THE COURT: Has anyone made any promises to you, other than what is contained in paragraph 3 of the agreement to plead guilty? Has anyone made any promises to you, other than what is set forth there -
THE DEFENDANT: No.
THE COURT: - as to what the prosecutor's recommendation will be?
THE DEFENDANT: No.

Id. 25:3-17.

3. The Presentence Report

On May 4, 2004, the Probation Office (PO) issued its first version of the

Presentence Report (PSR) in this case and it revised the PSR on May 26, 2004 and October 19, 2005. PSR at 2. The PSR contained some disturbing news. Regarding the PO's comments on obstruction of justice, paragraph 60 of the PSR read:

In March 2004, following his guilty plea, defendant Leland wrote a letter to members of the Hell's Angels noting his desire to cause bodily injury to codefendant Robert Stewart, as Stewart provided incriminating information to authorities regarding Leland. Therefore, the defendant, directly or indirectly, attempted to threaten, intimidate or otherwise unlawfully influence a codefendant or witness. Further, in March 2004, defendant Leland disseminated discovery material to others, including prison inmates, known felons in the community and other Hell's Angels.

Id. at 17. The PO recommended that the Court impose a two-level enhancement for obstruction of justice and deny the three-level reduction for acceptance of responsibility. Id. at 18. The PO calculated Mr. Leland's offense level as follows: (1) it began with a base offense level of 32 based on drug quantity, (2) it applied a two-level dangerous weapons enhancement, (3) it applied a four-level organizer or leader enhancement (4) it recommended a two-level enhancement for obstruction of justice, and (5) it denied acceptance of responsibility. The result was a total offense level of 40. Id. at 17-18. The PO calculated Mr. Leland's criminal history category at Category II. Id. at 20. It arrived at a Guideline sentence range of imprisonment of between 324 and 405 months. Id. at 23.

4. The Motion to Withdraw the Guilty Plea

On January 19, 2005, Mr. Leland moved to withdraw his guilty plea. Mot. to Withdraw Guilty Plea (ECF No. 279). In his motion, he argued that (1) he had discovered that his wife was involved in an affair with one of the Government's confidential informants and that together they had plotted to put him in prison, (2) his wife had the opportunity and apparent desire to place methamphetamine in the vehicle in which he was traveling, (3) that there were repeated weight changes, color changes, and packing differences in the alleged methamphetamine found in the spare tire of the vehicle in which the Defendant was traveling, (4) that the Government improperly seized the Defendant's camera and film, (5) that the then-recent issuance of the United States v. Booker, 543 U.S. 220 (2005) required that the Defendant be allowed to withdraw his guilty plea, (6) that the Government failed to provide the Defendant with all pertinent discovery, and (7) that Pamela Paradis, a co-conspirator, admitted she perjured herself when she testified at Mr. Leland's detention hearing. Id. at 1-2. In the motion, Mr. Leland's counsel wrote that "there are many issues with the discovery that the Defendant believes support his claim of innocence." Id. at 3.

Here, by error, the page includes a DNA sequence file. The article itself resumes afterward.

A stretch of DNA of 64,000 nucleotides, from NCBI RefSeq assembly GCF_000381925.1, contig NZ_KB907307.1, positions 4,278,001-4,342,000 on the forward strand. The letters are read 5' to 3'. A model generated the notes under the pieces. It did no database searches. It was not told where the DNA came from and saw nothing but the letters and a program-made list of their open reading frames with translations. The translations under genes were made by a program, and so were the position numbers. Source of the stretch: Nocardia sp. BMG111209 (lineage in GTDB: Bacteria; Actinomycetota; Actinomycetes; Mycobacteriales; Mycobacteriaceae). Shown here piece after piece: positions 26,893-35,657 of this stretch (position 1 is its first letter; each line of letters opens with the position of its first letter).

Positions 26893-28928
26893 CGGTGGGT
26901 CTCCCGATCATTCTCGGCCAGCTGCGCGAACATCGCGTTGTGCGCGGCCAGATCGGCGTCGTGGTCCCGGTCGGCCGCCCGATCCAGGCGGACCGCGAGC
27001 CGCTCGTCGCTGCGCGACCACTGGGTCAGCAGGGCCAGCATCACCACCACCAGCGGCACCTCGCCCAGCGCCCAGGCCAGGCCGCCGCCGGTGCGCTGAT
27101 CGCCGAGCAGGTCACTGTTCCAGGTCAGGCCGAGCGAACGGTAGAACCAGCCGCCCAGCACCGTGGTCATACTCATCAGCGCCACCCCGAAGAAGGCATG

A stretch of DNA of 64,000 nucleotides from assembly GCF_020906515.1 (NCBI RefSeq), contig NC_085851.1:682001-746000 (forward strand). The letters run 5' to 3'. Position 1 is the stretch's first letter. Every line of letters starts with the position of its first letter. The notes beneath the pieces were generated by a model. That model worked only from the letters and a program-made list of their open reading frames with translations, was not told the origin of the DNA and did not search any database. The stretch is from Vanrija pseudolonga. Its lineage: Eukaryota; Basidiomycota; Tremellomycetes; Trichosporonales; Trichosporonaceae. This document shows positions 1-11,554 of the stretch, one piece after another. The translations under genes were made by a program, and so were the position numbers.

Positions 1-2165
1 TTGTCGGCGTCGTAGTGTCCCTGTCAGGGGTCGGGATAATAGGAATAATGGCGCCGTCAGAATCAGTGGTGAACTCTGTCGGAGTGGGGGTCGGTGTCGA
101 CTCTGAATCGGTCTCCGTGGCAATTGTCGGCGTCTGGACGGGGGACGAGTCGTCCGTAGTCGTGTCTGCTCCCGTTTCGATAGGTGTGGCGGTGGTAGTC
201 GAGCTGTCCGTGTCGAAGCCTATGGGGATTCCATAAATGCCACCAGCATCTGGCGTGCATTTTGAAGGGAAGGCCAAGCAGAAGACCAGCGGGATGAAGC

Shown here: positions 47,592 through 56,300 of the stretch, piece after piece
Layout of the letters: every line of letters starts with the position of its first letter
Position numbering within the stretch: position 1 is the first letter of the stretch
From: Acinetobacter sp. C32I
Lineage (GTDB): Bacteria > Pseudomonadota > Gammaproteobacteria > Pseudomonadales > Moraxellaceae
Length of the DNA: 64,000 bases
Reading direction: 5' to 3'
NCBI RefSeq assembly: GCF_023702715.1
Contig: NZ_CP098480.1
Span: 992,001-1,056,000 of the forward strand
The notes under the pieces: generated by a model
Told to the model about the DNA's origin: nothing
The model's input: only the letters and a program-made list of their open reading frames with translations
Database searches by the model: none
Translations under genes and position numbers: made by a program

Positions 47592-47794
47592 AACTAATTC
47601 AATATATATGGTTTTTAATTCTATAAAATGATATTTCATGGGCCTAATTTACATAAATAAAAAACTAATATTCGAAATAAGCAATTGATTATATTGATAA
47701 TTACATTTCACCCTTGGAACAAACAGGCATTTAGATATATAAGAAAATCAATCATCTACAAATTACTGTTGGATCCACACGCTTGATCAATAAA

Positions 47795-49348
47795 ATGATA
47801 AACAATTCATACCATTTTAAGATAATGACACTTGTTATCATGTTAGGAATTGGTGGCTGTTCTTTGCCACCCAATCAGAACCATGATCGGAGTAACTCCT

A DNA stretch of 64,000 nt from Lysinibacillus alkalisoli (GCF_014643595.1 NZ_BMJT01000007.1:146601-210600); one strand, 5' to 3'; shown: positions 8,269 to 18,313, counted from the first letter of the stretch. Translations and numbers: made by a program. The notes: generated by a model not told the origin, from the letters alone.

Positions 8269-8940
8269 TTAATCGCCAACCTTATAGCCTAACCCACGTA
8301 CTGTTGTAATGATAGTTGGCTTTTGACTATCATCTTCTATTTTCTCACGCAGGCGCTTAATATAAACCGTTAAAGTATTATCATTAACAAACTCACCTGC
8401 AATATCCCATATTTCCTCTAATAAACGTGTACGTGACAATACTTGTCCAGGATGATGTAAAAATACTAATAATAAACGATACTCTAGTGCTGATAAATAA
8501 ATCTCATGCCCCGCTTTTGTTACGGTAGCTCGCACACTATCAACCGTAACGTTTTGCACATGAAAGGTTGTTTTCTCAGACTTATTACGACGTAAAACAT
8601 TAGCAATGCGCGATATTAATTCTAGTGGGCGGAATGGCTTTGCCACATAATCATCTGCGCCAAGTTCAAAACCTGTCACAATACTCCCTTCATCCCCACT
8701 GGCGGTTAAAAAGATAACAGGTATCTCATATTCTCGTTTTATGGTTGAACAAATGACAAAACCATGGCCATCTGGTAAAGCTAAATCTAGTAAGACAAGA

5. The Hearing on the Motion to Withdraw Guilty Plea

On March 10, 2005, the Court held an oral argument on the motion to withdraw the guilty plea at which Mr. Leland was present. Tr. of Proceedings (ECF No. 290). During that hearing, his counsel confirmed that Mr. Leland was "without knowledge that the methamphetamine was in the tire in the trunk of his car." Id. Attach. 1 at 32:25-33:3. He also asserted that he was in fact innocent of any of the crimes to which he pleaded guilty, including the firearm possession charge. Id. at 30:24-31:1 ("I conferred with him a moment ago, Your Honor. He maintains innocence with respect to more than just that one crime"); 33:25-34:2 (THE COURT: "So he didn't possess the firearm? MR. LARGAY: That's what he maintains").

6. The Order on the Motion to Withdraw Guilty Pleas

On April 7, 2005, the Court denied Mr. Leland's motion to withdraw his guilty pleas. Order on Def.'s Mot. to Withdraw Guilty Plea (ECF No. 291).

7. The Presentence Conference

At the final Presentence Conference on October 24, 2005, the Court raised the question of the Probation Officer's recommendation to impose an obstruction of justice enhancement. Tr. of Proceedings at 5:25-8 (ECF No. 341) ( Presentence Conf. Tr. ). The Court confirmed that Mr. Leland objected to the obstruction of justice enhancement on two grounds: "First, that the letter about Mr. Stewart is not as some would interpret it to be; and, secondly, that he didn't disseminate discovery, rather, the discovery was stolen from his cell." Id. at 6:11-14. The Government took the position that under the terms of the plea agreement, it could not argue for an obstruction enhancement. Id. at 6:15-20. The Court also discussed acceptance of responsibility. Id. at 9:4-20.

8. The Sentencing Hearing